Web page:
Today many people are celebrating at least one of three holidays: Remembrance Day (in the Commonwealth), Armistice Day (in France and Belgium), and Veteran’s Day (in the United States). I guess for everyone else… it’s still Friday! We thought it’d be appropriate to mark the day on Offbeat Mama by revisiting a few of our favorite military-related posts.
Family network makes deployed parenting possible
This post is from May 2010, and in it Kacey talks about how her village of family members have helped she and her daughter get through her deployment:
As a single mom, I’m incredibly blessed to have an amazing family network. When I got my orders, my father volunteered to care for my daughter while I was deployed. This was ideal for so many reasons. We already shared a house with my dad, so this meant that my daughter didn’t have to move or change schools. Her routine changed, certainly, but we were able to minimize that as much as possible, thanks to my father and his own amazing network of friends and co-workers.
His job normally entails quite a bit of travel, but his boss was able to keep him local for the most part. He is dating a wonderful woman, who loves to spend time playing with my child. My sister and her husband and kids live nearby, too. They are also always more than happy to bring my daughter into their family circle, surrounding her with love while Mommy is far away.
Coming to terms with our new identity as a military family
In this post from September 2010, Kait talked about how a military career was the last thing she and her husband were expecting, but that it also became necessary for their family:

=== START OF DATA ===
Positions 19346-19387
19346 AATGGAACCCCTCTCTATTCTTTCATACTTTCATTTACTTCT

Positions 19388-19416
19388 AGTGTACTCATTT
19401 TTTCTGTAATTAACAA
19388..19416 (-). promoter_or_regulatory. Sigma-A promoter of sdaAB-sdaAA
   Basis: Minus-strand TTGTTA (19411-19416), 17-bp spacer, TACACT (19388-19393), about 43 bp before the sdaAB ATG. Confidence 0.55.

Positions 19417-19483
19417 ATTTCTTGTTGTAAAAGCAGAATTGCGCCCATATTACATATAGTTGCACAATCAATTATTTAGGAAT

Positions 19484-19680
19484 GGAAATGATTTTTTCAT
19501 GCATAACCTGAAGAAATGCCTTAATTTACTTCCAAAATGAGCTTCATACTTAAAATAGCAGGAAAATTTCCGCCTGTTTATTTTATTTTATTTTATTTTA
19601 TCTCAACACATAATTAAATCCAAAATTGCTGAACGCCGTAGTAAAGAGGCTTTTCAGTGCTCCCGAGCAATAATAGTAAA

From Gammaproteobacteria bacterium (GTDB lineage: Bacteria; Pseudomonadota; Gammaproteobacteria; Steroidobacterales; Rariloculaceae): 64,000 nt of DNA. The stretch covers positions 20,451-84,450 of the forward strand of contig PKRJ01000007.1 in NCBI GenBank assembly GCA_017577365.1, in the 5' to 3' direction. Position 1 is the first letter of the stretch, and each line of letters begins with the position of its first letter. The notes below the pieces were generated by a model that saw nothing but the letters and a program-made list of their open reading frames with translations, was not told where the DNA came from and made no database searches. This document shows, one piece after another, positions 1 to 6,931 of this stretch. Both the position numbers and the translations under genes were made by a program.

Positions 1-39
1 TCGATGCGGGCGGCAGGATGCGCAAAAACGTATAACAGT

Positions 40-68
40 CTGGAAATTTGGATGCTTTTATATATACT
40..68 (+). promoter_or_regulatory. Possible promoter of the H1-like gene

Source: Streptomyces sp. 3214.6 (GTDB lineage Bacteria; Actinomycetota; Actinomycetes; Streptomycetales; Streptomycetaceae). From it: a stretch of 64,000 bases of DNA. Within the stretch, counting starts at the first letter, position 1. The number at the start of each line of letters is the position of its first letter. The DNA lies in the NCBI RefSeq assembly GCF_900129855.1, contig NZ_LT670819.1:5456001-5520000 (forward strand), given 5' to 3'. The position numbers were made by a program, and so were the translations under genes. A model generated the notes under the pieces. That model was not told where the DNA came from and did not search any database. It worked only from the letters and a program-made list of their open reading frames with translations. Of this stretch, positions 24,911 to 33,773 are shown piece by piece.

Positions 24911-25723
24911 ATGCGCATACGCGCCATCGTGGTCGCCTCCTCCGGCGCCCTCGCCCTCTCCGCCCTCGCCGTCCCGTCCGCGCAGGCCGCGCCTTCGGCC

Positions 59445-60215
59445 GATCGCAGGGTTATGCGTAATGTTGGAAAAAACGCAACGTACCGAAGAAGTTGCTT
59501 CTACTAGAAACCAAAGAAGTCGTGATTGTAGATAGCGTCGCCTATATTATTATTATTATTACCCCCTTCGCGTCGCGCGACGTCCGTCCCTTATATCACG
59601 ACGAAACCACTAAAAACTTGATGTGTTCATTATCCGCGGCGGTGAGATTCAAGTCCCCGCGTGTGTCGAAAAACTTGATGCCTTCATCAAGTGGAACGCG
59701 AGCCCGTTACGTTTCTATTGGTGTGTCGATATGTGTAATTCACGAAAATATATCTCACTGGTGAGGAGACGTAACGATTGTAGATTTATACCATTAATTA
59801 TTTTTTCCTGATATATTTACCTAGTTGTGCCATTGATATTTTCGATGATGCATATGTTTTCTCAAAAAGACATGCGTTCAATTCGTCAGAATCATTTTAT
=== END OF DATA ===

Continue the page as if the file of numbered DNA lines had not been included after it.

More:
I married a bartender. I married a goofy, bearded, garage band kid. In May he left for Air Force basic training … He signed up so that we were positive that our daughter’s education would be paid for. After years of not being able to afford diapers, and him having to literally eat ketchup packets at work so that he could afford food for Scarlet and I, we decided as a family that something needed to happen.
She also shared what the impact of her husband’s absence due to deployment was like on their then-three-year-old daughter:
When he left Scarlet still insisted that we buy the kind of milk he drank and I had to pour him a glass every single morning, and then dump it and wash it out while she napped. It was hard on her. That’s actually a giant understatement. She was so confused, and almost bitter at first. She felt abandoned, and that killed me. I had to explain time and time again that he was doing this for us and not to us.
Surprising discoveries I’ve made in my life as an offbeat military wife
In her piece from June 2011, E.A. Pop talked about decorating her base house and the unexpected need for more offbeat parents in the military:
I have also realized that the military NEEDS offbeat moms (and others) to become involved, because a majority of changes come from within (and to an extent with issues dictated by Congressional law — but that is another topic entirely). There are also career-orientated volunteer opportunities such as a rape-crisis counselor, working at JAG (aka Legal department), and so forth.
She also talked about worrying about being judged by other military families:
Some of the people I’ve met do fit into the stereotypes — conservative and liberal. There are also so many people who don’t. Like you’ll find anywhere, just about anyone can provide hours worth of conversations and amazing book recommendations. It also doesn’t matter what color your hair is or how many tattoos you have when your spouse deploys — deployments suck for everyone. In the end it is nice to have a group of people who understand the military aspect of your life to bitch with over coffee or wine.
To everyone involved in offbeat military families: thanks for your time, service, sacrifices, and the awesome villages you create.